Review spending in education – World Bank

Stakeholders at the presentation of the Human Capital Index

The World Bank as part of policy development services to member nations has recommended that government reviews its spending in the education sector, focusing on the efficiency of its spending in the secondary educational level.

According to the Banks latest Human Capital Index (HCI), Ghana spends higher than the average for Sub-Saharan Africa (SSA), with 3.37 times the spending in primary education.

Speaking at the presentation of the World Banks Human Capital Index on Monday in Accra, the Practice Director for the Education Global Practice of the Bank, Dr. Luis Benveniste advised that government needs to put in place policies that lead to reduction in the level of wastage in the sector.

This report focused on four areas, namely; student progression with learning, teachers, budgets and capacity gaps.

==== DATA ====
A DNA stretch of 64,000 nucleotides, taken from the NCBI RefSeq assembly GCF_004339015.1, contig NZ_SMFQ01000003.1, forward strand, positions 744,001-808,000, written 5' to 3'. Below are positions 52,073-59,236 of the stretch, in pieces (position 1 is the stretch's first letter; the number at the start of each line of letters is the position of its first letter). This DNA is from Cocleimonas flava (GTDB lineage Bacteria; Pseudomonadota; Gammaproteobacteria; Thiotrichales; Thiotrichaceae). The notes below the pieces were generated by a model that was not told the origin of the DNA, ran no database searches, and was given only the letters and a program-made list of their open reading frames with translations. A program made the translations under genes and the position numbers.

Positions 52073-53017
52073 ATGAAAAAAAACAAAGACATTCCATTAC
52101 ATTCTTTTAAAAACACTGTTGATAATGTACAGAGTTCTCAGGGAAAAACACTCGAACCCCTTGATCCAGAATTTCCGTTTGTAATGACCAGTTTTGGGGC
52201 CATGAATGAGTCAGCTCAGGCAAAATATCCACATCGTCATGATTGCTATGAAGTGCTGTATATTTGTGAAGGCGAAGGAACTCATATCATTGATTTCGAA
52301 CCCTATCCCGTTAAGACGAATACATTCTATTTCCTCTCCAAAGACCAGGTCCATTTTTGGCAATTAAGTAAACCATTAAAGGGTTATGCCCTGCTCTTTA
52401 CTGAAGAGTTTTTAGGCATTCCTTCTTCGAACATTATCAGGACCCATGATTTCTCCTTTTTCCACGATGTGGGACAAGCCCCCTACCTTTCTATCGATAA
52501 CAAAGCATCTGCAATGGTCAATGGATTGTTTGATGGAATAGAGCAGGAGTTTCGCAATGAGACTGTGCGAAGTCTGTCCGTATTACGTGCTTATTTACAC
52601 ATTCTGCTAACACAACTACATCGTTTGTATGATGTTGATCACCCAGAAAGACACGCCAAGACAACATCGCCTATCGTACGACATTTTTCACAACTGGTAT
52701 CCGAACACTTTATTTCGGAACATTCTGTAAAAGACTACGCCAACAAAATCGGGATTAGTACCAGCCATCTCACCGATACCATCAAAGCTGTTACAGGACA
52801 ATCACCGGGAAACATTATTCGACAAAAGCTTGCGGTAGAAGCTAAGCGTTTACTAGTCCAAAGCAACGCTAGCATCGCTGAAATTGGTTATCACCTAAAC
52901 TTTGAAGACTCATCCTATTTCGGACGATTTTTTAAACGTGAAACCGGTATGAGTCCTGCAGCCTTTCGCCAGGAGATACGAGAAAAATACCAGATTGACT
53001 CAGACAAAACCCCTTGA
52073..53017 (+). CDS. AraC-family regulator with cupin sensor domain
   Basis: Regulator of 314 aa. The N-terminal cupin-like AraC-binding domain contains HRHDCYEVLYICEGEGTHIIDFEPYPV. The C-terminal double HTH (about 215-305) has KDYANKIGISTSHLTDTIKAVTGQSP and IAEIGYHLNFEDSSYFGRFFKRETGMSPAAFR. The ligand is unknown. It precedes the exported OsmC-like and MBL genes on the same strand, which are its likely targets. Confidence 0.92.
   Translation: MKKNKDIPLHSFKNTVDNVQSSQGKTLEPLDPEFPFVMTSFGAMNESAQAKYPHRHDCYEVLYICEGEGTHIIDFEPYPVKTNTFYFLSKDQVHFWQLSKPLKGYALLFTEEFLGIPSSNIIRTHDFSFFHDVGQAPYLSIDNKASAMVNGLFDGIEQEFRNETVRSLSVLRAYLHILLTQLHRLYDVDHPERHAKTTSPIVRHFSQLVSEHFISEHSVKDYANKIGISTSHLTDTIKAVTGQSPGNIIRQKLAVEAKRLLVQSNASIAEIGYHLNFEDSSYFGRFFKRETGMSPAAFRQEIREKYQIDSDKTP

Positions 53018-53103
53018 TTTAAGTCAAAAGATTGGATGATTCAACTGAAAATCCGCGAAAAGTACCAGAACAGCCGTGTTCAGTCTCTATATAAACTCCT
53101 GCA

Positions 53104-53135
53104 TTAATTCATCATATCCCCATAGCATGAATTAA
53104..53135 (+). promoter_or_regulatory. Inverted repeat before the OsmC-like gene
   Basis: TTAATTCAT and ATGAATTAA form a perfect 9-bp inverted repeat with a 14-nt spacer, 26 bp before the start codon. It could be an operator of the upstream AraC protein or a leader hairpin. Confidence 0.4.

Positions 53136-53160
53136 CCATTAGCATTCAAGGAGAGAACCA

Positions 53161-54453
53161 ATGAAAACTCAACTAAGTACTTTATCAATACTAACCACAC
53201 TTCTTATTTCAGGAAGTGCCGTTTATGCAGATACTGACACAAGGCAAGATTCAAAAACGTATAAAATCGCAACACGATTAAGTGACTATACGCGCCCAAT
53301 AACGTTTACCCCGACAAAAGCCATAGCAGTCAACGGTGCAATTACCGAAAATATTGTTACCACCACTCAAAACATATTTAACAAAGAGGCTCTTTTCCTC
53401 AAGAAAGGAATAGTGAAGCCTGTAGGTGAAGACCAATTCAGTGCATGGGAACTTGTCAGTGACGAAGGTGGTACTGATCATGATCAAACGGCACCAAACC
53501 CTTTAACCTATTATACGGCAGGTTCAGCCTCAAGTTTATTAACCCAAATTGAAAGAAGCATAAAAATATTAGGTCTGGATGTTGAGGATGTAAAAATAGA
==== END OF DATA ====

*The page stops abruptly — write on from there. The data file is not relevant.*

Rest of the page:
The HCI measures the amount of human capital that a child born today can expect to attain by age 18. It conveys the productivity of the next generation of workers compared to a benchmark of complete education and full health. It is constructed for 157 countries.

The Index in its overall assessment notes that Ghana’s HCI is higher than the average for its region, Sub-Sahara, but lower than the average predicted for its income group.

Human Capital Project

The Human Capital Project seeks to raise awareness and increase demand for interventions to build human capital. It aims to accelerate more and better investments in people.

The Project has three elements, namely; the Human Capital Index; a program to strengthen research on and measurement of human capital; and support for countries to accelerate progress in raising human capital outcomes.

It is made up of five indicators: the probability of survival to age five, a child’s expected years of schooling, harmonized test scores as a measure of quality of learning, adult survival rate fraction of 15-year olds that will survive to age 60, and the proportion of children who are not stunted.

By Joshua W. Amlanu